U.S. Soldier Killed in Northern Iraq
Oct. 24, 2003
BAGHDAD, Iraq (AP) _ A U.S. soldier was killed Friday in northern Iraq, officials said. A roadside bomb also wounded several troops in the western city of Fallujah, witnesses said, in the sixth attack by insurgents there in as many days.
U.S. officials in northern Iraq confirmed the death of the soldier, assigned to the 101st Airborne Division in Mosul, but gave no further details. The U.S. command in Baghdad had no information on the incident.
The death brings to 106 the number of American soldiers killed by hostile fire since President Bush declared an end to major combat on May 1.
In Baghdad, at least two Iraqis were killed and seven wounded when rockets fell on the Ad-Doura neighborhood of the capital, residents said. The rockets smashed into several stalls in the Ad-Doura market and caused slight damage to the Ad-Doura power plant about 200 yards away.
``We were sitting in our living room when the explosion happened. My son was hurt by the broken glass,'' said Khalid Hashem, showing the bandaged wound on his son's back.
The U.S. military command in Baghdad had no immediate comment on the attack in Fallujah, 40 miles west of Baghdad. However, Iraqi witnesses said it occurred Friday morning near a bridge at the western end of the city.
The witnesses said three wounded U.S. soldiers were evacuated after American soldiers sprayed the area with gunfire. Several Iraqi civilians also were reportedly detained, including one who was dragged from his vehicle and punched repeatedly in the kidney as he fell to the ground.
``Immediately after the attack, which damaged a Humvee, troops fired randomly and two helicopters hovered overhead,'' said one witness, Youssef Mohammed. ``The troops arrested five shopkeepers who were in their shops close to the location of the blast.''
It was the sixth straight day of attacks against American forces in Fallujah since gunners blasted a disabled ammunition truck there Sunday, causing no casualties but setting off thunderous explosions.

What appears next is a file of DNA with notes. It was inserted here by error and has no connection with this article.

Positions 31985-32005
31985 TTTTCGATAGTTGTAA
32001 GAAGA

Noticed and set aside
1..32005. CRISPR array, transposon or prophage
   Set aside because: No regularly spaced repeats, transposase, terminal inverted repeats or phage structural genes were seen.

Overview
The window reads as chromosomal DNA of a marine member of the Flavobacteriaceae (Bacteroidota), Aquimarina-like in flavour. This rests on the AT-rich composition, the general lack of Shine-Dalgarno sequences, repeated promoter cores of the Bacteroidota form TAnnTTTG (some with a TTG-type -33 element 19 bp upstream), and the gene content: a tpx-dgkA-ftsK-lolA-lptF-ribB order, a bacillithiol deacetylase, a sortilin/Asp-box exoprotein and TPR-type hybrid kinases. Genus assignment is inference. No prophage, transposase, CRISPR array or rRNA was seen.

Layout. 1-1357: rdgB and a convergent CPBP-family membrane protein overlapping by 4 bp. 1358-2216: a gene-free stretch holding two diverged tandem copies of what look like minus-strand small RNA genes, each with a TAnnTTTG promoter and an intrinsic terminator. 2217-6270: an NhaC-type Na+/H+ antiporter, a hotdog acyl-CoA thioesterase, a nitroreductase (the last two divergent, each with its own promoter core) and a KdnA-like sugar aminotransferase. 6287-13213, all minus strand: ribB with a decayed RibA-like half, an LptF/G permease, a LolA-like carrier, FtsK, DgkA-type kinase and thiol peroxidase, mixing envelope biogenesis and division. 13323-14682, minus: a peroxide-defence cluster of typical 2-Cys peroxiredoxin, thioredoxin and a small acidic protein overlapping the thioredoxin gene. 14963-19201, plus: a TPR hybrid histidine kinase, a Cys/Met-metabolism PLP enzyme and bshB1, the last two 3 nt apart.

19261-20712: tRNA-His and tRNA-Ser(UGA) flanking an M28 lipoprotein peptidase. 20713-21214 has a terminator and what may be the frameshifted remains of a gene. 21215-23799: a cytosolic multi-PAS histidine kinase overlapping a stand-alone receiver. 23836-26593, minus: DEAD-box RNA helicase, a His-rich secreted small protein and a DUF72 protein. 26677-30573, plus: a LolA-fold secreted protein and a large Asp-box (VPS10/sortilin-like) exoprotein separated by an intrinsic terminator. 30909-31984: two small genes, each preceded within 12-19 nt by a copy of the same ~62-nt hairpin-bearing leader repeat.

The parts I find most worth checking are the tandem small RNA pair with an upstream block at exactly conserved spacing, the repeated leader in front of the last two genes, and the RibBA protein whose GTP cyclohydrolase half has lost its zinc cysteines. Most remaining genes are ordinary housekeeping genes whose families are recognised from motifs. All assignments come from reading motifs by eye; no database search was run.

An American paratrooper from the 82nd Airborne Division was killed by a bomb the following day, and another soldier was wounded Thursday by a homemade explosive.
Fallujah is located in an arc of resistance, which also extends north of Baghdad. The area is dominated by Sunni Muslims, the minority community from which ousted leader Saddam Hussein drew most of his support.
On Thursday, an American soldier was killed by a roadside bomb near Baqouba, 40 miles northeast of Baghdad in the area controlled by the U.S. 4th Infantry Division, which has suffered more attacks than any other U.S. command in Iraq.
Lt. Col. George Krivo, the U.S. command spokesman, said attacks on coalition forces have averaged about 26 a day over the past two weeks. About three-quarters of the attacks have occurred in an arc stretching from the west through Baghdad to the region north of the capital.
Also Thursday, two Iraqi guards were killed in a bombing near an oil pipeline 150 miles north of the capital, U.S. officials said. Ten other members of the Iraqi Civil Defense Force were wounded by the blast.
The attacks came as representatives of 77 nations gathered Friday in Spain to wrap up a two-day conference to raise money for Iraqi reconstruction. U.S. and Iraqi officials pleaded for billions to rebuild the nation.
The violence, six months after a U.S.-led force toppled Saddam's regime, has raised concern about prospects for a quick revival of Iraq's economy, despite the country's vast petroleum reserves.
After the $20 billion package now before the U.S. Congress, Japan offered the biggest pledge: $1.5 billion in grants for 2004 and 3.5 billion in loans for 2005-2007, Foreign Minister Yoriko Kawaguchi said.
Several other countries promised multimillion dollar promises, but France and Germany _ two leading opponents of the U.S.-led war _ were withholding new aid to register their disapproval of the U.S. blueprint for restoring Iraqi sovereignty.